After a young family of five living in Greenwich Village decided to move into a new apartment that would keep them in the Manhattan neighborhood but better fit their growing number, they sought out interior designer Gideon Mendelson, who had designed their original home.
For this project, Mendelson used neutral tones in the common areas, like the living room and the kitchen. In smaller spaces, he took risks with pattern—witness a faux marble–painted floor and a wallpapered ceiling in the foyer. The black dining room pops with a gold ceiling, a dramatic effect that contrasts with the adjacent ivory living room.
Mendelson studied architecture, and that training influences his design approach. He creates rooms where form comes first and contrasting textures give spaces their shape. Usually, he says, it takes some time living within a space for clients to understand the full impact of the design. “When we’re done with a project, the client is of course happy with how it looks, but that’s just the initial reaction,” says Mendelson, who waits to hear their reaction several months later. “They might call to say that they just had a cocktail party in the house and the circulation worked beautifully and we were able to have a good time. Or they’ll say, ‘My son is doing so well, he’s flourishing in school, and it’s the way you designed his room.’ To me, that is so satisfying to hear.”
A father of three, Mendelson credits his relationship with his own children for shaping his approach to designing family homes. “If I had not had children of my own, I don’t think I would understand that part of design to this extent,” he says. Here, he discusses his approach to designing a home that is family-friendly but does not sacrifice on style.
ELLE Decor: What was your primary design goal for this New York apartment?
Gideon Mendelson: This client was drawn to modernism and wanted a glamorous home with sculptural furniture. At the same time, she wanted to create a home that was functional and kid-friendly and would address her family’s needs. We can create beautiful, high-end design that is also stress-free. It’s a juxtaposition that can exist.
ED: How can kid-friendly and high style go hand in hand?
GM: In the dining room, we used a racetrack-shaped dining table, which has kid-friendly corners. We specified fibers that are easy to clean—I would never put something easily stained, like a linen or cotton rug, in a child’s room. In the playroom, we used a vinyl wallcovering that you can wipe with a sponge. Having kids, I know what that’s like. I just wiped ink off of our breakfast chairs because I used a synthetic fabric there. But that doesn’t mean kids can’t destroy things. I do the best that I can, but if you have Sharpies and scissors in your apartment, I can’t defend against that!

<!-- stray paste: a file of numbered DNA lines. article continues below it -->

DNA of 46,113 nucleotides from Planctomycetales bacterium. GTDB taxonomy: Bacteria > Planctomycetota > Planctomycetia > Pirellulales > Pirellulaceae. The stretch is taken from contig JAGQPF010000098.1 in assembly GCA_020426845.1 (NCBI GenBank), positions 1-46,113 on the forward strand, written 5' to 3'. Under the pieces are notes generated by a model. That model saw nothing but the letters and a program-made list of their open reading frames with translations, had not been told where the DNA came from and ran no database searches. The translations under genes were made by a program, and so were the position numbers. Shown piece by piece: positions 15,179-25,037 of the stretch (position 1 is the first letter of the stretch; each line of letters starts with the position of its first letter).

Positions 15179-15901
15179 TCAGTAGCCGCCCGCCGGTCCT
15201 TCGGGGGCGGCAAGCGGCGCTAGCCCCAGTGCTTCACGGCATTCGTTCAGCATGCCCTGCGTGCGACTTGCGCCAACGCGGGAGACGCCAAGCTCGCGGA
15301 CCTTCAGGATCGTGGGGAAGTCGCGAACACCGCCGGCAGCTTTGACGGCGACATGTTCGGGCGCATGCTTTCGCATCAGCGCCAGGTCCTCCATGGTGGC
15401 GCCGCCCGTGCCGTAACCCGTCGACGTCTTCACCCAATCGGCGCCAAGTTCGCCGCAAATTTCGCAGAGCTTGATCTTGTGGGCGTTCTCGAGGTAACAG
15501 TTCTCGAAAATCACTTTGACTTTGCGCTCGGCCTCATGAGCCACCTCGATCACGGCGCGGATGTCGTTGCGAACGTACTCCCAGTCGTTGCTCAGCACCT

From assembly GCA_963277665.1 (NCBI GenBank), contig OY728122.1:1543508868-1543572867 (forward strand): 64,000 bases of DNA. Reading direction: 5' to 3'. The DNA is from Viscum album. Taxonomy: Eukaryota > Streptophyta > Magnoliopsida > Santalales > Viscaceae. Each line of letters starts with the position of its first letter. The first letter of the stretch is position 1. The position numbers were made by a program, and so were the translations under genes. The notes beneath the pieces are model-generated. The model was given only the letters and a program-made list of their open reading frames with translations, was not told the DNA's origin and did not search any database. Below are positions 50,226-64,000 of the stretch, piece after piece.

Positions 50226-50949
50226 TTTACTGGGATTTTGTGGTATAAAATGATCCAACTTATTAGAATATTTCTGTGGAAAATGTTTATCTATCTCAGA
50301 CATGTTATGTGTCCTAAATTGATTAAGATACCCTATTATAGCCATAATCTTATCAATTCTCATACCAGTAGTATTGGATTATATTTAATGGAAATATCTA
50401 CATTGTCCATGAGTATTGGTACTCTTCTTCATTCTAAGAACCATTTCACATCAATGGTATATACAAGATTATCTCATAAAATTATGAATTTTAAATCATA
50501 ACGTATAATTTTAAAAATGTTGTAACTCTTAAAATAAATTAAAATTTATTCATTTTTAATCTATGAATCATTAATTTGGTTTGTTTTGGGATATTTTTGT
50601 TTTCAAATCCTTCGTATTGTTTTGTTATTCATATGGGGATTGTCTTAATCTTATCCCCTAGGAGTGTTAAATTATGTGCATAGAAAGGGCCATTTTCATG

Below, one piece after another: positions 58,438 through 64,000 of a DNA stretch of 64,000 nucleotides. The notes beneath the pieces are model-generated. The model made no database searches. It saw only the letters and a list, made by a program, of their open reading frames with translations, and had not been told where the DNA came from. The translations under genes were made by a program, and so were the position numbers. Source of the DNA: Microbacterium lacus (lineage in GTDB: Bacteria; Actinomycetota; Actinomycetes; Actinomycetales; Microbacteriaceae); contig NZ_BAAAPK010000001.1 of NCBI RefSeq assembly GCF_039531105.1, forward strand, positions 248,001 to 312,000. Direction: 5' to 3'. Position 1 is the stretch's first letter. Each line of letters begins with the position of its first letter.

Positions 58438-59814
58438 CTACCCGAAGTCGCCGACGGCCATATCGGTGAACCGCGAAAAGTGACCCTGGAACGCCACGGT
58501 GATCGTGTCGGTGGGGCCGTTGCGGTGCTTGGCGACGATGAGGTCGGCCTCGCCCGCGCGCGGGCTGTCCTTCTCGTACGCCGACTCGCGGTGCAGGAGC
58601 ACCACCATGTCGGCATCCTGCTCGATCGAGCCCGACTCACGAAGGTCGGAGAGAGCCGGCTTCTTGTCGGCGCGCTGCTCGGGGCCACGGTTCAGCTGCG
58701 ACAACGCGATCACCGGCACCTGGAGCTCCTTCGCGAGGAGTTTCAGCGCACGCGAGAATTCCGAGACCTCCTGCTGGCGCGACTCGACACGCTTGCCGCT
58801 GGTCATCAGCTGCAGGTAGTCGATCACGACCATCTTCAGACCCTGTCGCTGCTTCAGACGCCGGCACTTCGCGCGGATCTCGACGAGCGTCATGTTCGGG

ED: Why are the walls upholstered in the kids’ rooms?
GM: We were trying to do something interesting. When we design a young child’s room, we design for today and also for later. When this client’s daughter is older and needs a full-size bed, that upholstered wall can become a headboard and she can have a very mature, young adult room. Upholstery is really great for soundproofing, too. We picked a vibrant pattern here, which lends energy to an otherwise very pretty room.
ED: You used a similar effect in the main bedroom too.
GM: There, we have an upholstered wall behind the bed. When there isn’t any architecture, I say, let’s create it. Yes, you can add molding and paneling, but by making the upholstery part of the wall (we used decorative tape to create the shape of the bed frame), we created a composition.
ED: There are quite a few patterns here. How do you achieve balance?
GM: A lot of interior design is a balancing act of sorts. Everybody has a different threshold—pattern on pattern, or pattern and color together. We’re telling our clients’ story, and we have to get a sense of how much is too much for them. Over time, I have found that clients usually prefer neutral palettes and less pattern in living areas where they spend a lot of time. Then in areas where clients might be willing to take more of a risk—hallways, powder rooms, smaller spaces—we tend to go for it a little bit more.
ED: Why put a black dining room next to an ivory living room?
GM: I like the juxtaposition of the two. There’s a clear delineation architecturally between the rooms, but I wanted there to be an even more dramatic contrast. The client loved the idea of a darker room with brass components. It makes it a little more interesting, and it draws you into the space. Having a dramatic dining room off of a calm living room becomes a talking point and makes for a better party.
ED: What was a highlight of this project?
GM: The truth is at this stage of my career, I just want the opportunity to work with people I like and have the chance to do good work. It sounds really simple, but it’s not always the case. In this situation, these were repeat clients that I really respect and enjoy spending time with. I’ve worked with these contractors several times, too, and most of my team has been with me for many years. I felt like this was a dream team, and that is what makes a project successful.
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